Ten days ago I missed you.
I cried and cried and prayed you’d call me.
I told myself I’d never be happy without you.
Five days ago you called.
You got mad for no reason and reminded me of all of the reasons we didn’t work.
You stomped my broken heart into the dust and then told me we’re friends again.
Today I can’t stand you.
You’re on my mind so much for all the bad reasons.
I can’t stand anything you do, the things I use to think were cute and quirky are just plain annoying now.
Everytime I run into you I resist the urge to lash out at you and tell you how annoying you are and how i’m so much better without you.
But if I hate you so much,
Why are you still on my mind?
Stephen King is an All-Time Great, arguably one of the most popular novelists the world has ever seen. And there’s a good chance that he’s inspired more people to start writing than any other living writer. So, as the Guardian and King’s UK publisher Hodder launch a short story competition – to be judged by the master himself – here are the ten most important lessons to learn from his work.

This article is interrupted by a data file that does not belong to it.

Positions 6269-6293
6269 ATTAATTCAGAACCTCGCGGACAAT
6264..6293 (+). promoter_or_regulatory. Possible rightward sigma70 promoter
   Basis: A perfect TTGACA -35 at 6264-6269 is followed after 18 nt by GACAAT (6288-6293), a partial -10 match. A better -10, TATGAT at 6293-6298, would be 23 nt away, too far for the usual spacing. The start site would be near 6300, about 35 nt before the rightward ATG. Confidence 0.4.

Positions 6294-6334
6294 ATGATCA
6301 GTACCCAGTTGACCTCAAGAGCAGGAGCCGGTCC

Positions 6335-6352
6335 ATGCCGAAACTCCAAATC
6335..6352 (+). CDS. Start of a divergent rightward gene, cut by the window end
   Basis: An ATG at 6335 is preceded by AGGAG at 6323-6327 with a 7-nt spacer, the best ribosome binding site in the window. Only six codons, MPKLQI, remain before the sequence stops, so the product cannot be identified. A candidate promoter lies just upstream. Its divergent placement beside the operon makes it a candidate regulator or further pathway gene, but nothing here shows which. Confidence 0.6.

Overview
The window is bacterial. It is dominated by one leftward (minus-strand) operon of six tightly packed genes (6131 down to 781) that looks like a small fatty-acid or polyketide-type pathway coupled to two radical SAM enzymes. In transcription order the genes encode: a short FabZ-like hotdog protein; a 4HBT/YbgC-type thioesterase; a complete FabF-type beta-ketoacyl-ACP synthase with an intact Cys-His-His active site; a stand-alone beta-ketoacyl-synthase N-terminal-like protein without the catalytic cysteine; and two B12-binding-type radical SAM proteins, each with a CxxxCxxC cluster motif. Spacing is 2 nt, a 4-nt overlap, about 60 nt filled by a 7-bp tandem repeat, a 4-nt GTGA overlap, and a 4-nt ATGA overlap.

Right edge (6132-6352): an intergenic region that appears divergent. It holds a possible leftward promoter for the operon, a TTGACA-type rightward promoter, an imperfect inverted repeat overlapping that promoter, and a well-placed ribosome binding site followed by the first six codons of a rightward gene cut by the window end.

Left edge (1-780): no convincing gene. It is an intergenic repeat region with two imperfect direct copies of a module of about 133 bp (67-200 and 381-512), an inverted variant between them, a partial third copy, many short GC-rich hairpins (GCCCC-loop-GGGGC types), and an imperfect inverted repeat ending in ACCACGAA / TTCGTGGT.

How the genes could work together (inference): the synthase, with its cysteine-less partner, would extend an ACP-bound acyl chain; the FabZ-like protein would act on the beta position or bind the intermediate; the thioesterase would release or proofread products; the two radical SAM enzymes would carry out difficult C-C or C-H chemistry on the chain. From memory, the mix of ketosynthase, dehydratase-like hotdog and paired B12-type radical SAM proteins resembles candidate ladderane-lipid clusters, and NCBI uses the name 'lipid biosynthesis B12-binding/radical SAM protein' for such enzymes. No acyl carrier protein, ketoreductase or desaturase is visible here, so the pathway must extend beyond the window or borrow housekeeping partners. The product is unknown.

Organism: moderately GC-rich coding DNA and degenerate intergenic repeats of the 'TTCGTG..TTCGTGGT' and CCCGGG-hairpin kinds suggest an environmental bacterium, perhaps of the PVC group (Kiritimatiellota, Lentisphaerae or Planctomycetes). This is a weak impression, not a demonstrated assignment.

1. Write whatever the hell you like
King might be best known – or, rather, best regarded – as a writer of horror novels, but really, his back catalogue is crammed with every genre you can think of. There are thrillers (Misery, Gerald’s Game), literary novels (Bag Of Bones, Different Seasons), crime procedurals (Mr Mercedes), apocalypse narratives (The Stand), fantasy (Eyes Of The Dragon, The Dark Tower series) … He’s even written what I think of as being one of the greatest Young Adult novels of all time: The Long Walk. Perhaps the only genre or audience he hasn’t really touched so far is comedy, but most of his work features moments that show his deft touch with humour. It’s clear that King does what he wants, when he wants, and his constant readers – the term he calls his, well, constant readers – will follow him wherever he goes.
2. The scariest thing isn’t necessarily what’s underneath the bed
Horror is a curious thing. What scares one person won’t necessarily scare another. And while there might be moments in his horror novels that tread towards the more conventional ideas of what some find terrifying, for the most part, the truly scary aspects are those that deal with humanity itself. Ghosts drive people to madness, telekinetic girls destroy whole towns with their powers, clowns … well, clowns are just bloody terrifying full stop. But the true crux of King’s ability to scare is finding the thing that his readers are actually worried about, and bringing that to the fore. If you’re writing horror, don’t just think about what goes bump in the night; think about what that bump might drive people to do afterwards.